America’s largest commercial breweries have long had a love-hate relationship with craft beer. Often run by families with long brewing pedigrees, the macro brewers took serious offense at suggestions that their beers-pictures of consistency and efficiency-were somehow inferior to those produced by the bands of ragtag, scraggly haired, tattooed wannabes. The big brewers didn’t view the newcomers so much as competitors, but curious interlopers riding a brief fad.
In response to the early rise of craft brewers, Anheuser-Busch developed and released a series of half-hearted, faux-craft brands that tried to co-opt craft’s cool while simultaneously portraying the trend as cartoonish. Over at SABMiller, CEO Graham Mackay flippantly gave Fortune Magazine as late as 2007 his thoughts on craft beer. “I think it’s going to fade. It’s inevitable.”
With the explosive and long-sustained success of craft beer over the past decade, even through the terrible economy of the last two years, Mackay’s comical statements likely signify the last time a big brewery CEO doubted craft beer’s staying power. The only question remains, where do the nation’s biggest breweries go from here?
Having purchased substantial stakes in several craft breweries, from Redhook to Old Dominion, A-B InBev’s future in the better beer segment remains an open question. With the company’s primary focus on developing its core brands and its massive outstanding debt, it seems unlikely that future purchases and partnerships will occur. Add in the company’s dedication to premium brand building, and not to cultivating smaller craft brands, and the situation leaves a decided air of uncertainty hovering over companies such as Goose Island and Widmer. Within its own portfolio, A-B’s more flavorful beers also appear to be on the outside compared to Stella and its bland brethren.
With craft beer continuing to grow in dollar and market share, the big guys can’t be expected to sit back and watch their brands get ridiculed and become culturally irrelevant. After nearly two decades of flat out denying that consumers would switch from interchangeable beer widgets to characterful ales and lagers, macro brewers face some very difficult choices. Do they focus on foreign markets and continue to follow the old playbook in the United States? With the slow growth of craft beer from Scandinavia to Italy and Brazil, this seems like a poor response. Buying a stake in or taking over aging craft brewers also hasn’t panned out for the big guys as savvy beer consumers tend to hold such alliances against them. And when not taken seriously, their own organic products have tended to be resounding failures.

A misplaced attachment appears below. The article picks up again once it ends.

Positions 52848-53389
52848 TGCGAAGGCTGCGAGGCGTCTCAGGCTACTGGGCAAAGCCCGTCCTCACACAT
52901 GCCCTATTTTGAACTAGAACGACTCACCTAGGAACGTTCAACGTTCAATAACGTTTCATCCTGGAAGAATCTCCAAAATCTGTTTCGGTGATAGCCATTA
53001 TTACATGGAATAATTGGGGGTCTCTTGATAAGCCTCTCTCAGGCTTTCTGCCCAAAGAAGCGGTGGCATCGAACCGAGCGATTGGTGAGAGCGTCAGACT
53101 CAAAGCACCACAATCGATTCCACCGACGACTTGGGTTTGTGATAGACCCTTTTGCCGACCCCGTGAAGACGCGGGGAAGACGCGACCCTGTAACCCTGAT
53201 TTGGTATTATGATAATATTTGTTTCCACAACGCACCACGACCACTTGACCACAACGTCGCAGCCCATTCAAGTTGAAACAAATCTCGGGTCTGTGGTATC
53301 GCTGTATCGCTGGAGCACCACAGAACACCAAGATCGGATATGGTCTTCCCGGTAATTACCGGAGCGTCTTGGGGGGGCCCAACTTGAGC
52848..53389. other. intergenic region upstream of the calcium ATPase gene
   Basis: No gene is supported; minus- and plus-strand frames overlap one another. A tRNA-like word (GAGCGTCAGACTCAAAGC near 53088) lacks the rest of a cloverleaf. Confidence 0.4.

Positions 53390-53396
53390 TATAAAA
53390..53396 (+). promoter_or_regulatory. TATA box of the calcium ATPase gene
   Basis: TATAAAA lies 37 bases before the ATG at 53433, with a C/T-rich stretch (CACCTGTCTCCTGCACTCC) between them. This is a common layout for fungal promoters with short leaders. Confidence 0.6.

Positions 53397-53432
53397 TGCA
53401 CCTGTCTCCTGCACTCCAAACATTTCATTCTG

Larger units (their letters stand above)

For its part, Coors appears to be the only big brewer to have not taken the upstart flavorful beer segment for granted, having developed and supported the now category leading Blue Moon brand despite some uncertainty along the way. And while some beer geeks may slam down their pints in anger when Blue Moon advertises on the Discovery Channel’s Brew Masters show, the new MillerCoors has doubled down on the better beer segment with its recent formation of the Tenth and Blake brewing outfit. The division’s new president, Tom Cardella, recently admitted to a Milwaukee newspaper that “[y]ou are seeing a tremendous amount of consumers gravitating to craft beer. Consumers are being more discerning about beer.”
A watershed moment in the history of craft brewing, it’s time for the macro brewers to acknowledge the new role flavorful beer plays in this nation, the strength of its future prospects, and help raise the bar for beer in America. Instead of trying to demean, ignore, or dismiss characterful beer, A-B InBev and MillerCoors should endeavor to help usher in the next era of great American beer. Because one thing remains clear for the big guys in the midst of all this uncertainty: those meddling craft brewers aren’t going anywhere.
–Article appeared in Issue 48 of BeerAdvocate Magazine.